Jennifer Montone, principal hornist for the Philadelphia Orchestra, readily admits she has lived a charmed life. A graduate of Julliard, she’s played with the New York Philharmonic, won a Grammy Award for her recording of the Penderecki Horn Concerto and performed with the orchestras of several Broadway shows.
(See a related video.)
So where do her appearances with the Philadelphia Orchestra this weekend — in front of Pope Francis — rate?
“Very highly,” she says, without hesitation. “It’s going to be incredible. It’s such an historic event for him to come to Philadelphia. It’s a huge thrill for us to be involved in that visit.”
The Philadelphia Orchestra will play in the presence of the pope at the Festival of Families on Saturday, Sept. 26, and during the Mass on Philadelphia’s Benjamin Franklin Parkway on Sunday, Sept. 27.
Montone admits she and her colleagues still get flutters in important situations.
“We always get a little bit of nerves and a lot of excitement,” she allows, calling it part of the fun. “Playing in the Philadelphia Orchestra is a very exciting job to begin with, so this weekend is just that to the nth degree.”
“The connection between an audience and an orchestra is so special,” she observes. “We feel very strongly that one of the main and beautiful roles we can fill is to be a community representative. In this case, we know we will be connecting our city with a world event. To be asked to do something as huge and significant as this is a real honor, and we take it very seriously.”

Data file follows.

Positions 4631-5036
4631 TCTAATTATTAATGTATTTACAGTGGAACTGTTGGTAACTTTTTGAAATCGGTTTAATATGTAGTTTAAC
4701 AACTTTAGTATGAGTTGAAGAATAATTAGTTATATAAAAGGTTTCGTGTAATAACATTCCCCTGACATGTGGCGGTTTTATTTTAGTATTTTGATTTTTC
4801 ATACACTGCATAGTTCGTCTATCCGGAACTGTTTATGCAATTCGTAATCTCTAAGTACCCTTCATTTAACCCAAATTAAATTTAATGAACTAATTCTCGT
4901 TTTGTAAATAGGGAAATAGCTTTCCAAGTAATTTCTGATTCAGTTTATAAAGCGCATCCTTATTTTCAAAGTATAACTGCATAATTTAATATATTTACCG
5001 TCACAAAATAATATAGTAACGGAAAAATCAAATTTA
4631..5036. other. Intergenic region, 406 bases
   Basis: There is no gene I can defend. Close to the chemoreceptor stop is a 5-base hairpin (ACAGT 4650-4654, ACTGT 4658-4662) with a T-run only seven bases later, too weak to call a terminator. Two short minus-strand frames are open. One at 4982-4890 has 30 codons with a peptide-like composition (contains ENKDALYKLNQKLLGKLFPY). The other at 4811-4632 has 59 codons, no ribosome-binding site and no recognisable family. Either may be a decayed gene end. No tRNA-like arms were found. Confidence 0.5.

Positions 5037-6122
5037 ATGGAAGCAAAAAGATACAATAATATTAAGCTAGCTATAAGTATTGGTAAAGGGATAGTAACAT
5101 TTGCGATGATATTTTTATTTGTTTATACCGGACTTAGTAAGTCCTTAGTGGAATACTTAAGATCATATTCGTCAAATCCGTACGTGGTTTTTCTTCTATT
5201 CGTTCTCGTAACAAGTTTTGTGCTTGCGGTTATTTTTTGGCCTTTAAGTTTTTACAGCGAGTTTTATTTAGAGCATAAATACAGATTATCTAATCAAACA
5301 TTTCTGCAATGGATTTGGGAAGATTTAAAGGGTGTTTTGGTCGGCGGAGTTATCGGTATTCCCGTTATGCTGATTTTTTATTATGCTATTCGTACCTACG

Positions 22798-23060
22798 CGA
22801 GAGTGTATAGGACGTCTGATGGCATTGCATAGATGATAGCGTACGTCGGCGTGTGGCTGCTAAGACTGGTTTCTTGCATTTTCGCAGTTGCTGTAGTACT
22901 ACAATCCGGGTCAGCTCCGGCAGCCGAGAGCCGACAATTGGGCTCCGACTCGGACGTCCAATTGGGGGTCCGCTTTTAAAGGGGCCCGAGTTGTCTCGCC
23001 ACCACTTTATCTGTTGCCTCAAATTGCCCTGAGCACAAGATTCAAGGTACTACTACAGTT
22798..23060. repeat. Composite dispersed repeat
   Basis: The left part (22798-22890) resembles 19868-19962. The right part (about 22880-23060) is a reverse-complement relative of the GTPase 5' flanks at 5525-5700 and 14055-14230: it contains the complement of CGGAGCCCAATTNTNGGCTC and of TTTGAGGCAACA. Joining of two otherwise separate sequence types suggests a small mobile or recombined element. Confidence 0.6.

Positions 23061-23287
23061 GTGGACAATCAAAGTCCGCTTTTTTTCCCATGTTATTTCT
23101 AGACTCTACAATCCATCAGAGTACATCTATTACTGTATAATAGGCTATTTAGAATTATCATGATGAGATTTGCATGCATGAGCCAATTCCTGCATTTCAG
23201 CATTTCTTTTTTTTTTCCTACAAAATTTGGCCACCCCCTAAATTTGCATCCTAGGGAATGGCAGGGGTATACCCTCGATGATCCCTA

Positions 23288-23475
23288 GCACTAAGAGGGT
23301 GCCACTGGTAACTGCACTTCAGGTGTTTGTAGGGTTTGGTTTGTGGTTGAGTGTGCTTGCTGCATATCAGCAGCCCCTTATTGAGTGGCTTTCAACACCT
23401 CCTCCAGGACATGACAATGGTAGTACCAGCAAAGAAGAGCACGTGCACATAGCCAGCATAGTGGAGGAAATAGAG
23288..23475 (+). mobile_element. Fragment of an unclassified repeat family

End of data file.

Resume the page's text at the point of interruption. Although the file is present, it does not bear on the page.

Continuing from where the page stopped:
A lifelong Catholic, the weekend performances will be meaningful for Montone on a personal level as well.
“Pope Francis is such a special individual,” she says. “The message he brings is exciting for the whole church. It’s especially wonderful for him to be in America, and for the orchestra to get to see that happen is amazing.”
Her colleague, Concertmaster David Kim, doesn’t happen to be Catholic, but like many members of the orchestra, he is no less jazzed by the events that are about to unfold in the City of Brotherly Love.
“To perform for this particular pope is exciting,” he says. “He has crossed many thresholds and barriers.” Calling the Holy Father warm, human and sensible, the first violinist is pleased the pope will get to experience the organization Kim consistently refers to as “the great Philadelphia Orchestra,” in person.
A deeply committed Christian, Kim is more than willing to discuss his faith.
“I believe every single thing that has happened in my life, every career twist and turn, has been part of God’s plan,” he says. “I would almost say that I have stopped being surprised because our God is a God of miracles and of things we could never imagine or understand on our own. The mere fact that he has given me such an incredible platform is in itself an unbelievable miracle, actually.”
Much like Montone, Kim is approaching the coming weekend with a sense of joy for his beloved orchestra.
“Classical music is not like pop music or professional sports,” he explains. “We have to work a little bit harder to reach the masses. We play all over the globe, but it’s very exciting to think there could be up to a million and a half people watching us live and another huge, worldwide audience watching on television.”
Kim says the orchestra never knows when they might experience what he calls a glimpse-of-heaven moment.
“The effort is always there, but when it happens, you can feel it,” he says. “Everybody feels it. Whether the Lord is in their life or not, they feel something cosmic is happening right at that moment.”
Will such a moment occur this weekend? That remains to be seen, but Kim is certain Pope Francis, for one, will enter into the experience.
“I can see his face right now, that impish grin,” he says. “I’m sure it will be one of those occasions in his life he will never forget. It’s amazing to think that together, perhaps we can touch people’s hearts and change people’s hearts.”
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